11. 11. By Steve Wright Creative solutions for the problem of future transportation development and maintenance funding G asoline prices are soaring. Much public transit is less than adequate. Various taxes are failing to keep up with inflation and failing to generate the funding needed for both maintenance and expansion of all forms of transportation—from highways to light rail. Real estate has always been about location, location, location. But rather than the old saw applying to good schools, good jobs, good parks, etc., location may apply more to transportation than any other element. When homebuyers talk location, they mean they are concerned about: proximity to rail, better buses, pedestrian and bike paths, improved highways, public tollways that charge a premium at peak times to reduce congestion, public-private part- nerships that have expanded roadways, and even location in a state, region or municipality that is focused on transportation financing. 20 ON COMMON GROUND SUMMER 2007 Photo courtesy of Metro Transit SUMMER 2007 ON COMMON GROUND 21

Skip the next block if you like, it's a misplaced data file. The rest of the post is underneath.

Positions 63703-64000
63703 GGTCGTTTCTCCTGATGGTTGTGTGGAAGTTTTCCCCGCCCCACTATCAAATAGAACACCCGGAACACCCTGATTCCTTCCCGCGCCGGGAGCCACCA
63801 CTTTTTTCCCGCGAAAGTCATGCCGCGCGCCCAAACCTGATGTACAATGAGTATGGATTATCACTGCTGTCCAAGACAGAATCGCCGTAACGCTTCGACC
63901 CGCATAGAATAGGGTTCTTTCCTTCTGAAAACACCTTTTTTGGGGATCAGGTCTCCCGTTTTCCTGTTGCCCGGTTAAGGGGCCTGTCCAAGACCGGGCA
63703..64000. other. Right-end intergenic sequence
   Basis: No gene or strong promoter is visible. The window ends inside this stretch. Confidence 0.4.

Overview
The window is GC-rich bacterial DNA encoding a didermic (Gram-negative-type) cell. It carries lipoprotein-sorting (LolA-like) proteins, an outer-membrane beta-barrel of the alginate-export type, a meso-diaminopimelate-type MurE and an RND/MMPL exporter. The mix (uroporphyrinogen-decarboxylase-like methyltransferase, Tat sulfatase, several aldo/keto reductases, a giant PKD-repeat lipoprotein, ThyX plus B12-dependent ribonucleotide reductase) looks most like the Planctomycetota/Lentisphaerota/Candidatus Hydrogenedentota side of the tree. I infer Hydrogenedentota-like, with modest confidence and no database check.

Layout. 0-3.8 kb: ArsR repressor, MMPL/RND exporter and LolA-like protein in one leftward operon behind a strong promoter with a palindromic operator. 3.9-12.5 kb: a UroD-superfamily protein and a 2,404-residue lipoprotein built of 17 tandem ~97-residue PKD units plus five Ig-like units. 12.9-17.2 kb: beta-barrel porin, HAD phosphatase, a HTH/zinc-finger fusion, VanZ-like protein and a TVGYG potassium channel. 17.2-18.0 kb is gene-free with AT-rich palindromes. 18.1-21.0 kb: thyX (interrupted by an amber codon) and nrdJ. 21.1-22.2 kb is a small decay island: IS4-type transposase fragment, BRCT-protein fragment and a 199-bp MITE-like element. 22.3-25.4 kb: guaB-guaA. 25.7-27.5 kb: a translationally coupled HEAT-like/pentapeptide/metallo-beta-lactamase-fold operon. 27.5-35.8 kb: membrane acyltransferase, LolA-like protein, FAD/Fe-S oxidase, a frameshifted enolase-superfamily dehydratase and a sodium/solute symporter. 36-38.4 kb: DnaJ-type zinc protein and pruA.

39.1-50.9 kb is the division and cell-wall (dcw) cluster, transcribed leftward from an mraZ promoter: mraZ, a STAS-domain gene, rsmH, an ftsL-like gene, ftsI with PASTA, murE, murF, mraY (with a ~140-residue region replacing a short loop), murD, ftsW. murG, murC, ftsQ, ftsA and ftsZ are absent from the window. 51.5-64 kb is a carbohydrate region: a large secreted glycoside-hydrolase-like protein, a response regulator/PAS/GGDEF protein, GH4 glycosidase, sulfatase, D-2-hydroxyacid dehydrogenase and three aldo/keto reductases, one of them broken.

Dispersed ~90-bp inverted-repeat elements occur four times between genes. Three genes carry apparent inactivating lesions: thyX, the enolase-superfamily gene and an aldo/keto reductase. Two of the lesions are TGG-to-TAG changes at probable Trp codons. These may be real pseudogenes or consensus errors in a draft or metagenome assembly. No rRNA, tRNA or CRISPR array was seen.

12. 12. C. Kenneth Orski, editor and publisher of Potomac, funded tollways and long-term leases of existing won the first bid to build a highway from Dallas to “Pennsylvania and New Jersey are heavily Maryland-based Innovation Briefs, said every source turnpikes to for-profit companies. San Antonio. It is the first of four Trans-Texas financially squeezed and their turnpikes will of transportation funding is falling short. In Texas, the state converted some High Corridors that will eventually include high-speed, probably be sold. The Jersey turnpike will pull “Local and state jurisdictions are running out of Occupancy Vehicle (HOV) lanes into High limited-access highways separated for trucks and down maybe $20 billion. I have faith that the money for transportation. All the money is used for Occupancy Toll (HOT) lanes. cars; tracks for high-speed rail, commuter rail and private sector guys will run it well, but are the maintaining what they have,” he said. “They are While HOV lanes have traditionally been freight rail; plus space for utilities, maintenance lease proceeds being put into transit and short of any capital that would expand the system. reserved for public transit plus car pool vehicles and future expansion. transportation?” asked Pisarski, author of Everybody is scrambling madly in search of new with two or more occupants, HOT lanes charge a In Chicago, a long-established highway was Commuting in America III released by the financing sources.” premium price for the fast lane. virtually sold, via long-term lease, to generate Transportation Research Board of the National The main source for highways is the federal Buses and vehicles occupied by three or more dollars for transportation. Academy of Sciences. Highway Trust Fund supported mostly through the people still ride free, but cars with only two people The Chicago Skyway, a six-lane, nearly eight- While new, creative financing options abound, federal manufacturers’ excise tax on gasoline, in them pay an extra $2 toll. The entire operation is mile toll bridge that connects the Indiana Toll Road several states and municipalities are expanding which has remained at 18.4 cents per gallon for cash and slow-down free, operated by transponders to the city’s Dan Ryan Expressway, was leased for public transit through the tried and true means of more than a decade. sold to a limited number of car poolers who qualify. 99 years to a Spanish-Australian group. taxation approved by ballot issue. “There is a huge political resistance to raising Other states are building new lanes or the gas tax in Congress,” Orski said. “There also is converting existing lanes into HOT lanes that will resistance in state legislatures,” because states also charge a higher price for use at peak hours. Public More than 200 transportation issues went heavily tax gasoline, but with high crude oil prices, transportation and some car pooling gets a free state governments are reluctant to add insult to ride, but individuals pay a much higher cost to use on the ballot and voters supported more injury by adding higher gas taxes to spiraling costs at the pump. the fast-moving lane during morning and evening commute peak hours. than 70 percent of them. Orski said that while tax revenue is basically The idea is that HOT lanes reward public transit stagnant, the demand for transportation is and high occupancy vehicles, reduce congestion by In return for $1.83 billion up front, the Skyway Art Guzzetti, vice president for policy at the increasing very rapidly in terms of tremendous charging a higher price for use and increase Concession Company will collect all tolls and American Public Transit Association, says the growth in both vehicle miles and number of cars on revenue to pay for expansion. concessions for one year shy of a century. The demand for light rail and other forms of mass the road. Texas is also leading a movement among the revenue to the city pays for many things, but it is transit is on the rise as 34 million Americans use “By 2009, the Highway Trust Fund will zero out. states to work with private firms to add lanes or not solely dedicated to public transit or highways, transit each day and millions more are demanding The billions of dollars in the balance have been build entirely new highways. In many of these prompting criticism. it for their neighborhoods. spent down, so only the funds collected that year will scenarios under development or study, the private “It’s like mortgaging the house to go to dinner,” Guzzetti cites as evidence the Center for be the balance,” he said of the alarming depletion of operator will finance construction in return for a said Alan Pisarski, a 40-year veteran transportation Transportation Excellence (CFTE) study federal dollars in the face of growing demand. long-term lease that allows it to charge tolls and expert based in Falls Church, Va. “Some future mayor “Transportation at the Ballot Box—Voters Support Several states are looking to fund transportation fees to make earnings on its investment. of Chicago is going to look back and say (sarcastically) Increased Investment & Choice.” through: toll lanes with premium prices, privately- Cintra-Zachary, a Spanish-Texas consortium, “‘what a good idea this was—you solved your The Washington, D.C.-based CFTE research problems back then and now we’re done.’” found that, from 2000 to 2005, communities in 33 Pisarski said there is great danger in virtually states approved more than $70 billion in By 2009, the Highway Trust Fund will zero out. selling off the transit assets of the future to pay for the pension costs and other budget shortfalls of today. transportation spending—much of it for public transit. In that span, more than 200 transportation 22 ON COMMON GROUND SUMMER 2007 Photo courtesy of Metro Transit SUMMER 2007 ON COMMON GROUND 23